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Preparing for Seasonal Jobs & Unpaid Time Off

Dear Team, 

My brother works in a factory. He makes good money, but it’s very hard work. Once or twice a year the plant will shut down for a week, usually for scheduled maintenance. Though the break is great for his physical and mental health, these are not paid days off. Even though he knows this time off is approaching he seems to always be scraping by when it comes time to miss a week’s pay. Often this means asking my parents for cash to meet his obligations. How can I help him better plan for this time off financially?


A Superior Sister


Dear Superior Sister,

As unfortunate as it is, your brother is not alone in his inability to budget for this time without pay. I know several people in my personal life who are unable to fund time without pay whether due to unpaid vacation, government furloughs, or (seasonal) unemployment. I think it’s also important to recognize that it may take some time and considerable effort for him to be able to cash flow this time off of work. There are a couple suggestions you could make in helping prevent him from having to borrow money from your parents. Ultimately, your brother needs a “shutdown fund.”

Ideally, he would have an emergency fund and a shutdown fund, but it sounds like thus far saving in general has not been a priority. The reality of his situation is that when his pay is averaged over the 52 weeks in a year he’s over spending since he’s missing a week or two's pay. The solution which will feel the least restrictive is for him to pay himself, almost as if he’s a salary employee. I know that’s probably clear as mud, so allow me explain with an example?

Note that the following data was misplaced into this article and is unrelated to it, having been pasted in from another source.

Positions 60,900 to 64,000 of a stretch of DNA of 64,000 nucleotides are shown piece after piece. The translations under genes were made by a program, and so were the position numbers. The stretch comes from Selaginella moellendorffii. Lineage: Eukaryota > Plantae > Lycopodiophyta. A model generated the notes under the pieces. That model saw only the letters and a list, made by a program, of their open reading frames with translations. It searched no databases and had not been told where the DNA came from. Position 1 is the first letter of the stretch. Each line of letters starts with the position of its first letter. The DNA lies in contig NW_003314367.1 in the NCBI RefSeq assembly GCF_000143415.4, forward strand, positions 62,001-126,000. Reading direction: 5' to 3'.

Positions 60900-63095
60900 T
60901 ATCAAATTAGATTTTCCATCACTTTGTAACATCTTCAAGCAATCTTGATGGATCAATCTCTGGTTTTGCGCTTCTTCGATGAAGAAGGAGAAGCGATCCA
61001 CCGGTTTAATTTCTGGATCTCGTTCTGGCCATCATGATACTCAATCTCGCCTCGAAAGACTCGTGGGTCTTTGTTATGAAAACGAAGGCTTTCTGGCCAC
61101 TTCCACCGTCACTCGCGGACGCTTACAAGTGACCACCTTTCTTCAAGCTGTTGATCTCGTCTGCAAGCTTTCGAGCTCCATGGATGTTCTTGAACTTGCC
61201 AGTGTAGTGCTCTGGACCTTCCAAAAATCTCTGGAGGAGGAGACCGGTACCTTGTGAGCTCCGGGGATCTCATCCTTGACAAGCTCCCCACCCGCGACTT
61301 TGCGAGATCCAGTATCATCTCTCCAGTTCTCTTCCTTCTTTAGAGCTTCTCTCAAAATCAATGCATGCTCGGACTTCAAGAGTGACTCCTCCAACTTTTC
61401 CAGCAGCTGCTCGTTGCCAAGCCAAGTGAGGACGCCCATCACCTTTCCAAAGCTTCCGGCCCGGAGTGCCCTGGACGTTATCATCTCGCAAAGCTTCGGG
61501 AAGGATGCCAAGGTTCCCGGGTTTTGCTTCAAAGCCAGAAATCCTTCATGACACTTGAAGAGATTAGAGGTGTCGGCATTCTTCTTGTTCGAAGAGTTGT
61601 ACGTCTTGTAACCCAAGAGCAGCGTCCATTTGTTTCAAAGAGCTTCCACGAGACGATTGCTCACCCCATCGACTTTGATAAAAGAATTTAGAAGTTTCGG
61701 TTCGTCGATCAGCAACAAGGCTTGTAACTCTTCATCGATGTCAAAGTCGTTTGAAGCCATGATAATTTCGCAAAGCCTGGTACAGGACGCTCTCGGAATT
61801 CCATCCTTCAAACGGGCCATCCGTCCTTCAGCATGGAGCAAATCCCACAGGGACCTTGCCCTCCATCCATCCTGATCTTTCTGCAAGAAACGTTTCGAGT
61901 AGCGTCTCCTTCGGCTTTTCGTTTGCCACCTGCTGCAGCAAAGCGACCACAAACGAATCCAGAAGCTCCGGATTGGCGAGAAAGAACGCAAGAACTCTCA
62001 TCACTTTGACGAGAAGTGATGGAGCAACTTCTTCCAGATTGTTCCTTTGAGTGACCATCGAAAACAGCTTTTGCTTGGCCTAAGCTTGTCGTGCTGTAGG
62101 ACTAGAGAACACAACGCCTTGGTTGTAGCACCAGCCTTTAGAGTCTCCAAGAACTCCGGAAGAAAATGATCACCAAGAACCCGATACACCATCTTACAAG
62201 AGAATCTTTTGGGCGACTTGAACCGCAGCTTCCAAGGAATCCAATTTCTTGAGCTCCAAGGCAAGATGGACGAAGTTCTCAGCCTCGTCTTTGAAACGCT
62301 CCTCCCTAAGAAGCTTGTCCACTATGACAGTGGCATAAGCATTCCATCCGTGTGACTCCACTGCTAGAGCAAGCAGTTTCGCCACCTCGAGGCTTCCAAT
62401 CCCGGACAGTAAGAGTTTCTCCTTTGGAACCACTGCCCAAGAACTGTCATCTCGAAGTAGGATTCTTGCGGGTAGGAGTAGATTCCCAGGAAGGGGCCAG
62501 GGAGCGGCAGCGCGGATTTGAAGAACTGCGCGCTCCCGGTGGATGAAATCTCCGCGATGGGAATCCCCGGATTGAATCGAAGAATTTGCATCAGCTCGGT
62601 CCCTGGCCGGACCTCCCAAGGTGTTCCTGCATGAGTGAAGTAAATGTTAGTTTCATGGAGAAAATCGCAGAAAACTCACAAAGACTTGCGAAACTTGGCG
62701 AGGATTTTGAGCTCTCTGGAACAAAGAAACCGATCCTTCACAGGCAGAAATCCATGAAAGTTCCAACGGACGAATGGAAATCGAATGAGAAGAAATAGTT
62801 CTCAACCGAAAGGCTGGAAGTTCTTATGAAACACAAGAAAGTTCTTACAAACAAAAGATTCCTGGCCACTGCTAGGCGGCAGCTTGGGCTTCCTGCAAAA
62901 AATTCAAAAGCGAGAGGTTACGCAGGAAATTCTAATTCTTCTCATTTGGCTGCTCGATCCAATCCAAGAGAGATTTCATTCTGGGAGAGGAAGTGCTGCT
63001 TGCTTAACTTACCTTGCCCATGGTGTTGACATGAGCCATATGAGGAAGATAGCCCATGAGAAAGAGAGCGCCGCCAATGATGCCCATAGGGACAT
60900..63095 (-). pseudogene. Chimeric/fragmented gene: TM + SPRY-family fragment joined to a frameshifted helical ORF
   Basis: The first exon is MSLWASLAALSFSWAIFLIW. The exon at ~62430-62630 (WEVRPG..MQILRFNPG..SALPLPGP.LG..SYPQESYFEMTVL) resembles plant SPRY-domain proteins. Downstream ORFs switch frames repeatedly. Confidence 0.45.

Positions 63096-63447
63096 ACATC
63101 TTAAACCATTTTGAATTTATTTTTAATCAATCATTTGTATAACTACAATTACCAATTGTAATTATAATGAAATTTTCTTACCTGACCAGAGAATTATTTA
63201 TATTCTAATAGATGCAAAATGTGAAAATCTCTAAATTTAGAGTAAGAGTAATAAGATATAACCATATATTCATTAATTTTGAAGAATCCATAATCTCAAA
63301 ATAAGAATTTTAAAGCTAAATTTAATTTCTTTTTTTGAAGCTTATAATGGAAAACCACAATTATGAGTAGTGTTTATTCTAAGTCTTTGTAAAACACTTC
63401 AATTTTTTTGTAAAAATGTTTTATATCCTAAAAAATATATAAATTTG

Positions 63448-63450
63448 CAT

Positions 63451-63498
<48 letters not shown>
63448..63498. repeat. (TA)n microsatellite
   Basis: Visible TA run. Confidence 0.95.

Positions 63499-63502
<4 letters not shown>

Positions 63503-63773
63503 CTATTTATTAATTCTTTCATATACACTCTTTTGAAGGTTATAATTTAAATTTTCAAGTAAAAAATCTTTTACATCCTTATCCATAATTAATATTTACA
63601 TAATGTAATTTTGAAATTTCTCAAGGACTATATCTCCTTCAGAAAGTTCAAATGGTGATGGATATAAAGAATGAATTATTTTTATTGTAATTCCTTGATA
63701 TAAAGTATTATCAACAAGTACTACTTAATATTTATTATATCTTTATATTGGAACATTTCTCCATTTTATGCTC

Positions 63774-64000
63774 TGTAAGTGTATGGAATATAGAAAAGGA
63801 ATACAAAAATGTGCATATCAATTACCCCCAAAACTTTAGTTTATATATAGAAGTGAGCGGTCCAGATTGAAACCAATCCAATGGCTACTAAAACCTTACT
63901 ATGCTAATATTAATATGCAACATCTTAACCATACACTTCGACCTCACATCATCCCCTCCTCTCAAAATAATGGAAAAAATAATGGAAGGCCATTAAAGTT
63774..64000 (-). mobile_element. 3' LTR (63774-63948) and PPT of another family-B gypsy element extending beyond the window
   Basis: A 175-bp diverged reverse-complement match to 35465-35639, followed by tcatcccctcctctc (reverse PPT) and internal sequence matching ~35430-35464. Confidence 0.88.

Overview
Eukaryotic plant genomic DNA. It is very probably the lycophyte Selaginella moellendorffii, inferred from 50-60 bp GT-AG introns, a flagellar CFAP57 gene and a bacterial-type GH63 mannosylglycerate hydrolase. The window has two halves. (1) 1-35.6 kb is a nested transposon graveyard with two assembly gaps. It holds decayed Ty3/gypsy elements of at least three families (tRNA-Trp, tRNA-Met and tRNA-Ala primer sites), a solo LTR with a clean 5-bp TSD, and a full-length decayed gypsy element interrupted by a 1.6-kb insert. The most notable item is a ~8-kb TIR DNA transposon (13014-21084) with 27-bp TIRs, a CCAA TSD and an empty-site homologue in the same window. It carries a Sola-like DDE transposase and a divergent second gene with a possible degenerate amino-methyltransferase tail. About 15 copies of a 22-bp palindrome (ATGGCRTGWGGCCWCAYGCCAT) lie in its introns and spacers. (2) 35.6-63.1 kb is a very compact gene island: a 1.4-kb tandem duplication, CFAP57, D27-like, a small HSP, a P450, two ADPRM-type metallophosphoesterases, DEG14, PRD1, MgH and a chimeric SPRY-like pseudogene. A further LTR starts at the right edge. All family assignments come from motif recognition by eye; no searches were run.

In this example, we’ll assume two weeks of shutdown per year. Let’s say he’s paid every Friday and his check is $1,000. This means he’s taking home $50,000/year. If every week he spends the entirety of this $1,000 (as it sounds like he is) he faces a $1,000 deficit twice a year. If he wanted to maintain consistent cash flow for the entire year he should divide his annual income by 52 and use this amount (~$961) to budget. He would only need to put $39/week in his shutdown fund. This $39, though it seems small week-to-week, will ensure he has enough to “pay himself” $961 twice/year in lieu of his weekly check. 

In a perfect world, he should be budgeting based on the $961/week amount and should also be placing 10% of his take home pay (~$96) in an emergency savings account. I would recommend keeping the emergency savings account separate from his shutdown fund. This way he can see the consistent increase in his emergency fund separate from the shutdown fund. His bi-annual withdrawal for shutdown might decrease his motivation if the funds are in the same bank account. Although, if he is not accustomed to saving at all attempting both methods at once is likely to feel financially overwhelming (and understandably so)

There are opportunities to superfund each of these accounts which might help him achieve some financial momentum. For example, any overtime earned should be put straight into the emergency savings account. Since overtime is usually variable and often unpredictable the money earned as a result won’t be a part of a regular budget. For many, another opportunity to put away cash is with a tax refund. Overtime, a raise, or even a bonus provide opportunities to build up his shutdown account or his emergency fund. 

Regardless of the route he chooses it’s important to place the money in savings first. Budgeting the rest of his week without the ~$39-$135 from the moment he’s paid will be a huge help in his financial success. Encourage him to change his direct deposit so these funds are automatically transferred to his savings accounts. It won’t be easy to go without this cash from week to week so making as much of this as possible “automatic” will help him succeed. 

As stated, it won’t be easy. Delayed gratification is difficult, especially when it comes to money. However, when your brother begins to feel financial independence I think he will find the planning well worth it. As for you, remember, he isn’t going to get it right every time. But each time he’s able to save he will be one step closer to breaking his dependence on your parents.